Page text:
In addition to protocols for same-day mastectomy and breast reconstruction, others published general protocols for managing patients presenting for breast reconstruction. An emerging theme was the importance of developing standardized patient selection protocols. Factors influencing these decisions included assessment of patient demographic factors and specifics of breast cancer pathologies so that patients could be prioritized for mastectomy and subsequent reconstruction. Multidisciplinary teams involving breast surgeons, plastic surgeons, anesthesiologists, nurses, hospital administrators, and legal representatives were employed when devising these protocols to ensure appropriate allocation of limited resources in a manner that optimized safety for both the patient and the healthcare team.16,18,24,27,30,34 Two groups shared their protocols for performing ABR during the pandemic. In both cases, these focused on streamlining preoperative workup while balancing limited contact between patient and the healthcare team. Furthermore, postoperative pathways were adjusted with similar intent to permit for discharge on postoperative day two. Goals included early mobilization and early nutrition coupled with targeted pain control.20,24

Protocols also highlighted specific mechanisms for reducing risk of COVID-19 spread in the perioperative period. These ranged from intraoperative alterations in intubation and anesthesia to reduced length of stay in the hospital with modified enhanced recovery after surgery protocols.14,20,26,30,35 Several groups protocolized the use of telehealth for follow-up or visiting nurse services in lieu of office visits.14,20,26,30,35 Observation is required to determine if virtual postoperative appointments will continue to persist at such high levels, as vaccination levels increase and the severity of the pandemic abates. Although telehealth offers convenience for the patient, it may limit adequate physical examination and delay procedures for management of common complications such as seromas or impaired wound healing.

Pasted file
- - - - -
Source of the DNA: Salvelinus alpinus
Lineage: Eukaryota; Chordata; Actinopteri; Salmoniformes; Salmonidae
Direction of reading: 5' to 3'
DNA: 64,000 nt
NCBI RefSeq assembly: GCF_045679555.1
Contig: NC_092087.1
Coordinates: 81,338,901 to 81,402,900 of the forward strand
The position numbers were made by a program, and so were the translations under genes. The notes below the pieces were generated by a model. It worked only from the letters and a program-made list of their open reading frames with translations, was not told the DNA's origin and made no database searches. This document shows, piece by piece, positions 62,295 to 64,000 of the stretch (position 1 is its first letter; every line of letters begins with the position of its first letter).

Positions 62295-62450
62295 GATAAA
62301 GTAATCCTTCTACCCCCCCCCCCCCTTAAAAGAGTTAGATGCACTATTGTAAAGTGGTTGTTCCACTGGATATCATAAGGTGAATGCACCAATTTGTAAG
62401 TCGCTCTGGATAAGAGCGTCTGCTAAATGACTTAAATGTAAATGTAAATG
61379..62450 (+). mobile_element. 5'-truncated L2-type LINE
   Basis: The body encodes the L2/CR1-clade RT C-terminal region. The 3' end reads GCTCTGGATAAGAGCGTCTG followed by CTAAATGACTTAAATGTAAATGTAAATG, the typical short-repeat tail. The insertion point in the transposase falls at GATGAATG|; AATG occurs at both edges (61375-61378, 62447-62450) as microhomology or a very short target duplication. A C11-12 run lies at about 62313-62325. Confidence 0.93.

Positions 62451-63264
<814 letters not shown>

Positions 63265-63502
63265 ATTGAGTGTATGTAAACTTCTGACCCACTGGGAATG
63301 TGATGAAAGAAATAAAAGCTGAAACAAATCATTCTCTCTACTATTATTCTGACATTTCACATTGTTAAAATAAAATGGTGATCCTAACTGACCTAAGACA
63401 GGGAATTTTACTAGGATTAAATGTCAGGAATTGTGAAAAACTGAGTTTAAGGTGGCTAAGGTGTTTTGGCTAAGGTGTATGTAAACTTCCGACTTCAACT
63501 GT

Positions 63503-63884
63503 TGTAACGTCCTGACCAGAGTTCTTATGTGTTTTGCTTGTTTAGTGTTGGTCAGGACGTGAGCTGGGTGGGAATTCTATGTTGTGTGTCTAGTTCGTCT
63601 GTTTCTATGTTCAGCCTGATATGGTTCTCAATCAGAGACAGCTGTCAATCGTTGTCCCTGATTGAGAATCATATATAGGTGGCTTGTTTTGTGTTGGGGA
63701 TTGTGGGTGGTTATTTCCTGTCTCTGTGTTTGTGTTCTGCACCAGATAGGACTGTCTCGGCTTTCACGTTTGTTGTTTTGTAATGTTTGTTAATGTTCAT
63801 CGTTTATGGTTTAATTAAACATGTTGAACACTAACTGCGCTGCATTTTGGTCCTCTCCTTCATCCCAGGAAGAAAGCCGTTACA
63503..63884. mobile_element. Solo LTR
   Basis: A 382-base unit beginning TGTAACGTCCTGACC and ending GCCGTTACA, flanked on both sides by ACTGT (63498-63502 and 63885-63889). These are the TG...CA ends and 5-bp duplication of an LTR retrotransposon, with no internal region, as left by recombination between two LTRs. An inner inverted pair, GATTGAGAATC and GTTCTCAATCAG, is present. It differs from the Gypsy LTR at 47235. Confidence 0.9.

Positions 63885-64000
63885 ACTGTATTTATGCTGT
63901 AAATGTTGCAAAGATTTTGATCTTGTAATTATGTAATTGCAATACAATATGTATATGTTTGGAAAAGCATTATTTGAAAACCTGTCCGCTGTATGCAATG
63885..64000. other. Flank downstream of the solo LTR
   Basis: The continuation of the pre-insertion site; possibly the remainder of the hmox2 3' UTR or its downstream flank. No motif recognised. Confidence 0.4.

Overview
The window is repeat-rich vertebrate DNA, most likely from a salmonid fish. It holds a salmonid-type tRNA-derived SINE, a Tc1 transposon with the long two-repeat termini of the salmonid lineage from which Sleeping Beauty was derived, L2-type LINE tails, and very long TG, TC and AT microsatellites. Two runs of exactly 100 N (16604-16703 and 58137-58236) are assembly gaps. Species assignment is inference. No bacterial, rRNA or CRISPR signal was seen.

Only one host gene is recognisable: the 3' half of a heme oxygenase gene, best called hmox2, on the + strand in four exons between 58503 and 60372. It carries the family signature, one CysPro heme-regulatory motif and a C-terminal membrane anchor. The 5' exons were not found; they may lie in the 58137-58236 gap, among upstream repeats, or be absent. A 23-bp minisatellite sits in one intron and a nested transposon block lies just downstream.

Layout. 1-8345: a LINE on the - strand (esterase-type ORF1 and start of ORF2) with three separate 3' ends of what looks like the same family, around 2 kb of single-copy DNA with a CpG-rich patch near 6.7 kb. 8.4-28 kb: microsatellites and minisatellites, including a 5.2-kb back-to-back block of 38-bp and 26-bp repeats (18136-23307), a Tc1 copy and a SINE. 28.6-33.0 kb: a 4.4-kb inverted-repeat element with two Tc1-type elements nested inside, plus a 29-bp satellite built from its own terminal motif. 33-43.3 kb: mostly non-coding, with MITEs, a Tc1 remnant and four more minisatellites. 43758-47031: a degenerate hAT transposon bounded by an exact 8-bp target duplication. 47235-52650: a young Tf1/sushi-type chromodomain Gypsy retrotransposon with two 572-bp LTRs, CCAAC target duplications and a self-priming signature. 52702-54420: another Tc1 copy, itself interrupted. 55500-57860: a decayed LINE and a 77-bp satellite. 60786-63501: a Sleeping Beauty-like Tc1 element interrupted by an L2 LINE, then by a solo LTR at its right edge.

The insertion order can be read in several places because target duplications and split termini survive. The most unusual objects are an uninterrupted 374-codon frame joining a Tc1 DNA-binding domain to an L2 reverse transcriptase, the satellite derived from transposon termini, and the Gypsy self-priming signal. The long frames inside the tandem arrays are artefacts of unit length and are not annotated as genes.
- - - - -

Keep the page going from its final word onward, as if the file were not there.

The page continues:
There are several limitations to our study. Although the COVID-19 pandemic impacted the practice of breast reconstruction globally, Europe and North America were overrepresented in our review as the majority of articles originated from these regions. At the time of writing, second and third waves of the pandemic are severely affecting other parts of the world, including Asia and South America. Thus, future studies are needed to observe impact of COVID-19 on breast reconstruction in these regions. The studies included in this review are heterogenous in their design and limited by small sample sizes; this precluded a meta-analysis of the data. Most studies were implemented at a single institution over a few months and as such, were not generalizable or able to comment on long-term impact. Finally, most studies did not report on the nature of their hospital’s healthcare system or cost, which precluded a policy- and cost-analysis.


After systematic review of the literature, determining the optimum mechanism to offer breast reconstruction during the COVID-19 pandemic was a challenge for the plastic surgery community. Although ABR was initially halted by most surgeons to conserve resources, it was resumed in later stages of the pandemic by many who touted its safety and efficacy. Implant-based breast reconstruction rose in popularity, with many surgeons favoring direct-to-implant approaches instead of implant reconstruction with tissue expansion.

Many published their experiences and protocols for providing breast reconstruction while maintaining safety. Key changes included multidisciplinary collaboration to aid in careful patient selection, use of regional anesthesia or intubation using a laryngoscope to limit staff exposure to COVID-19, and the use of same-day discharge protocols and telehealth to reduce length of hospital stay. When reported, complication rates following breast reconstruction were similar to the same during pre-pandemic rates. Review of breast reconstruction patients who went on to develop COVID-19 also revealed important insights into how to care for this population. The changes implemented during the COVID-19 pandemic should be considered for adaptation by plastic surgeons to improve efficiency, reduce costs, and provider higher quality care for patients with breast cancer.